JAXA is planning to launch SLATS (Super Low Altitude Test Satellites). Theses will orbit for > 2 years using ion propulsion to counteract the substantial drag at the 180-260km high altitude.

They will use Xenon as a propellant, which will probably be the limiting factor for the lifetime of the satellite.

Using the residual atmosphere instead sounds like a very appealing solution: No need to include propellant (Infinite ISP!!), and potentially vastly improved lifetime.

What are the challenges to use the atmosphere as a propellant instead of on board supply ?

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    $\begingroup$ I'm guessing, but could be wrong, that the lighter atmospheric gases don't lend themselves very well for use as propellant in an ion engine. I recall (but could be wrong) seeing a question here why xenon is used; IIRC, the answer was that it's right among the heaviest noble gases, has decent ionization energy requirements, and is reasonably easy to acquire. By using atmospheric gases at 200 km altitude, you might attain #3 but do very little about #1 and #2. $\endgroup$
    – user
    Commented Aug 26, 2016 at 8:19
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    $\begingroup$ Yes that question exists, but one of the advantage is storage (not important in our case). This other question is related but is mostly about the basic physics than the engineering space.stackexchange.com/questions/1840/… $\endgroup$
    – Antzi
    Commented Aug 26, 2016 at 8:22
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    $\begingroup$ Using the density of the atmospheric gases at 200 km altitude and the front area of the satellite, it is possible to calculate the flow rate of this kind of propellant. If the possible thrust using this flow rate is much lower than the atmospheric drag, there is no substantial extended lifetime. $\endgroup$
    – Uwe
    Commented Aug 26, 2016 at 12:35
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    $\begingroup$ I believe the ambient gas would first have to be accelerated to orbital speed before it could be used to accelerate the satellite. That would take an enormous amount of energy, probably far too much to make this a workable idea. $\endgroup$ Commented Dec 18, 2017 at 4:50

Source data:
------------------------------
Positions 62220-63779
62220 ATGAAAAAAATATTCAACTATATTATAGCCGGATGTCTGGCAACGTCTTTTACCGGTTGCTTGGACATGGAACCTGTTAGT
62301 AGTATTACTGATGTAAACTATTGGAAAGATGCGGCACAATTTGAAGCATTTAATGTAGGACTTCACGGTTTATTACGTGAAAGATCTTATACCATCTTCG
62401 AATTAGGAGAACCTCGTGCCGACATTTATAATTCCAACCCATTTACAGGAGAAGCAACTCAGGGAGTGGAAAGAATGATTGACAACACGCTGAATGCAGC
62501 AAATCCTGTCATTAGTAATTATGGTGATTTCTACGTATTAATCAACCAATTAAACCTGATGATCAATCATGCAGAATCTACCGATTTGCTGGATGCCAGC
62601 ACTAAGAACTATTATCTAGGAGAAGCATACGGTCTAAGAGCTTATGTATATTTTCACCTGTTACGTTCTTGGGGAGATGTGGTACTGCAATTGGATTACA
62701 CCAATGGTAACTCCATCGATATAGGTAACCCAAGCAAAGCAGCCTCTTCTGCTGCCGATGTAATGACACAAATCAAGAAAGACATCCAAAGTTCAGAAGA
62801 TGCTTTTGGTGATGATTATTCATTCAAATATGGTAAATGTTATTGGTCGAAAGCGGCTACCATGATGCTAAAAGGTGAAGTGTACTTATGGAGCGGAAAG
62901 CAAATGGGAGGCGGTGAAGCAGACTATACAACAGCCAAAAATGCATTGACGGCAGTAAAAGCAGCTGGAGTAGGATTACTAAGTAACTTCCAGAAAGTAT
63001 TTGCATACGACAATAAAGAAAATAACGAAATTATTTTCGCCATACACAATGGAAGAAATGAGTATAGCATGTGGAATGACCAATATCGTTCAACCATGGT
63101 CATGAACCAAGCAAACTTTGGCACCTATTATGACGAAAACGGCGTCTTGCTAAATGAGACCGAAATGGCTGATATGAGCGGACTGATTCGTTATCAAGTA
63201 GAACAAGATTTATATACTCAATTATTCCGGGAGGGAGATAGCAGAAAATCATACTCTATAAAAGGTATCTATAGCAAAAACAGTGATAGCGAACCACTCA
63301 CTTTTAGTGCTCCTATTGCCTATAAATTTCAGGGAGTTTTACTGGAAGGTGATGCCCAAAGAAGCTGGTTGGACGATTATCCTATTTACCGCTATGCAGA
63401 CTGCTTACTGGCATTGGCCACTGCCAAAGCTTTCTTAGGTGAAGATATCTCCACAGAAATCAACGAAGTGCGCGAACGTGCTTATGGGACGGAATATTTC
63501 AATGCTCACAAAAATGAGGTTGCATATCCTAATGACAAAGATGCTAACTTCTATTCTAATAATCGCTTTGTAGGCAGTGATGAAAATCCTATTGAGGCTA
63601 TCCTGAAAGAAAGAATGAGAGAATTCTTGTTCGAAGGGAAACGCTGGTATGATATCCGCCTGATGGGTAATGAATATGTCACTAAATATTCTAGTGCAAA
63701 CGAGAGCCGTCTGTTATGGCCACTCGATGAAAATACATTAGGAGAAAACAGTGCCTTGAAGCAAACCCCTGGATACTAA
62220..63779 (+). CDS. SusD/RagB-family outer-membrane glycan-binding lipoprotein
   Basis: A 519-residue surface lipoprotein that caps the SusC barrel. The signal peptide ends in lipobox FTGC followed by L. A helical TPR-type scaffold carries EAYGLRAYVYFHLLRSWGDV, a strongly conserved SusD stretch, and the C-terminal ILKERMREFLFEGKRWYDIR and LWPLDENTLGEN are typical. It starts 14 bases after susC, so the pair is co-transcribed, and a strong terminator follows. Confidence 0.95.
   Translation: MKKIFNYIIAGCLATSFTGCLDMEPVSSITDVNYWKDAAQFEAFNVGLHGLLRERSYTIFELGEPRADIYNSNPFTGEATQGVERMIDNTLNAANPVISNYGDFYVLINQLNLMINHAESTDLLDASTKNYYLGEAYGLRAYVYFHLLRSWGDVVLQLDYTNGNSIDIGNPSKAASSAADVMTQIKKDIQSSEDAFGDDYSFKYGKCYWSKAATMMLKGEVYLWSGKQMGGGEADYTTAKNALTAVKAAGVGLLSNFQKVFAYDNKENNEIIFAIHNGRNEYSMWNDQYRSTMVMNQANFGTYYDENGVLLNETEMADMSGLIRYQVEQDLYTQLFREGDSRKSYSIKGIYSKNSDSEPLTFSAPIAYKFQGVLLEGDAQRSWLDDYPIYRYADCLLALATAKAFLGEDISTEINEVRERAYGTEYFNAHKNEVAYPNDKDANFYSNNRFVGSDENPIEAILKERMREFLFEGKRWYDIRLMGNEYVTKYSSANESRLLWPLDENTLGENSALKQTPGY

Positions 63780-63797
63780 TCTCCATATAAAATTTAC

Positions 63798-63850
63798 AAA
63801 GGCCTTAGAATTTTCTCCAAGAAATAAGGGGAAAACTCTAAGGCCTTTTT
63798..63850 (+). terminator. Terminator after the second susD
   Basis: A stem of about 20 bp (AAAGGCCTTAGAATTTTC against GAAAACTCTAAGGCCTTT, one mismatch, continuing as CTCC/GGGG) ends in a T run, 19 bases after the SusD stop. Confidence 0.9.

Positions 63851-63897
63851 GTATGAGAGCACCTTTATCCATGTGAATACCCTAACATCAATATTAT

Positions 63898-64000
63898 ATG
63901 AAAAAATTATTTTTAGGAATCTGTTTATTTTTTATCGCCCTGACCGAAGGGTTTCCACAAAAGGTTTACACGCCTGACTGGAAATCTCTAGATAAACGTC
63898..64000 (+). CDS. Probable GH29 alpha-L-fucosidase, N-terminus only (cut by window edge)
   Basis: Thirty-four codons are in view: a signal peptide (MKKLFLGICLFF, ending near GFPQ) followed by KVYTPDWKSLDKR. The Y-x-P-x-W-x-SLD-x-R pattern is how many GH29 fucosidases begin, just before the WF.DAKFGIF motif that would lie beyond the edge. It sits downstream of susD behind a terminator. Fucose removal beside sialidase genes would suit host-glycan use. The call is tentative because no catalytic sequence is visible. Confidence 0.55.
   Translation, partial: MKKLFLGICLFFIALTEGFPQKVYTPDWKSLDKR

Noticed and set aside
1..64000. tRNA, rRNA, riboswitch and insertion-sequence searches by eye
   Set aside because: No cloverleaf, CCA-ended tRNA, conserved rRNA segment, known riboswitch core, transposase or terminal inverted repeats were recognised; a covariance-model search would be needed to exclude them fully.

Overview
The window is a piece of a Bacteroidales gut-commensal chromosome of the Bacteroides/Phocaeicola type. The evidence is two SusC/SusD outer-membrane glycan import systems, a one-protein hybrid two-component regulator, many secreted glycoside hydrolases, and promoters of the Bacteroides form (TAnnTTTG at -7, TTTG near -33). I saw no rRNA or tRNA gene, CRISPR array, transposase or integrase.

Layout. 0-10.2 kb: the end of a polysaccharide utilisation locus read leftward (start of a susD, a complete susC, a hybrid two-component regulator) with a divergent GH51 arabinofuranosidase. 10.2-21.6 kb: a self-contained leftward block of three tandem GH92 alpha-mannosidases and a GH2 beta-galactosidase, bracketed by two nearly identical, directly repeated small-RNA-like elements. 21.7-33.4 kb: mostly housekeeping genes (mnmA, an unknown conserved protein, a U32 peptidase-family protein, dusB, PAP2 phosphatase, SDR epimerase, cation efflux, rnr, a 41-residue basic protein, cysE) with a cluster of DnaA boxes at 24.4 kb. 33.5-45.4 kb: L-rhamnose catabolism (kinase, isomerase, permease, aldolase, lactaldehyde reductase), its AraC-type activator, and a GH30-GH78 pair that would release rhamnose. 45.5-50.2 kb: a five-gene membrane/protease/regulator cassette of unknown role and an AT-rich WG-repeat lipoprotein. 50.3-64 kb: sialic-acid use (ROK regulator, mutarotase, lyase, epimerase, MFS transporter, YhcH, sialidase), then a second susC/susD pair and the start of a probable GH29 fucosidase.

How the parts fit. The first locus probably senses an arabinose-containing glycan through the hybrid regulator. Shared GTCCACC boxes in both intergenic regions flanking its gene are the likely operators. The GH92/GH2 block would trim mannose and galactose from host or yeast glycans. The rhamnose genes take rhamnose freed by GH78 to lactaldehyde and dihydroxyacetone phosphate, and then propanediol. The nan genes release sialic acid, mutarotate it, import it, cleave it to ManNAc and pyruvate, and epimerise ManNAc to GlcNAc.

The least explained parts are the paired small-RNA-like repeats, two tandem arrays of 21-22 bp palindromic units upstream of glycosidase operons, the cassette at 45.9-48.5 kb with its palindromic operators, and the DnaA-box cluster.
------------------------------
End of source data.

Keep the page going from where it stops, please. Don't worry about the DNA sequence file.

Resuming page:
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    $\begingroup$ @MarkAdler Correct me if I'm wrong, but it looks like ion engines typically have an exhaust velocity ~30km/s; if you have to bring the molecules of air to orbital speed, you still get ~20km/s of exhaust velocity? $\endgroup$
    – 0xDBFB7
    Commented Dec 18, 2017 at 15:59

1 Answer 1


The first proposition of the concept of collecting atmosphere at LEO to utilize it as a propellant dates back from the 1960s; this article presents a detailed review about the development of this technology over the years. More recently, in 2018, this concept gained public attention once more with the successful firing of the first air-breathing electric propulsion system by a team led by ESA, at Italy.

What are the challenges to use the atmosphere as a propellant instead of on board supply ?

The review paper which I mentioned, at the section "5. Avenues for continued research", shows a comprehensive list with some of the major challenges for the development of space air-breathing propulsion:

  • Air-compatible cathode technology:

    Traditional thermionic cathode emission sources cannot operate in the presence of oxygen-containing species because the emission sources are readily oxidized at temperatures necessary for emission.

  • Techniques to improve propellant utilization on atmospheric species:

    The thruster experiments detailed in this review universally encounter reduced propellant utilization efficiency for atmospheric gases when compared to equivalent operation on xenon.

  • In-space compressor and liquefaction technology:

    (...) a compression system for a propellant collecting spacecraft must operate exclusively in a much harsher space environment with restricted access to electrical power.

  • Improved hypersonic and hyperthermal free molecular flow inlet designs:

    The flow into the vehicle is a major contribution to the aerodynamic drag experienced by the vehicle, and determines the mass available for counteracting the drag and for storage.

  • Improved understanding of how design parameters affect system performance:

    A physics-based model of propellant collection as a general concept which is free from the assumptions possible when considering only a subset of propellant collecting concepts is not present in the literature.

You can refere to the article to have a complete explanation about each point. Furthermore, these slides from the University of Tokyo can give you some more information about the concepts and pros and cons of using air-breathing propulsion systems.

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    $\begingroup$ This is a very well written and well-sourced answer! The UT slides are really interesting as well. $\endgroup$
    – uhoh
    Commented Sep 5, 2018 at 23:57

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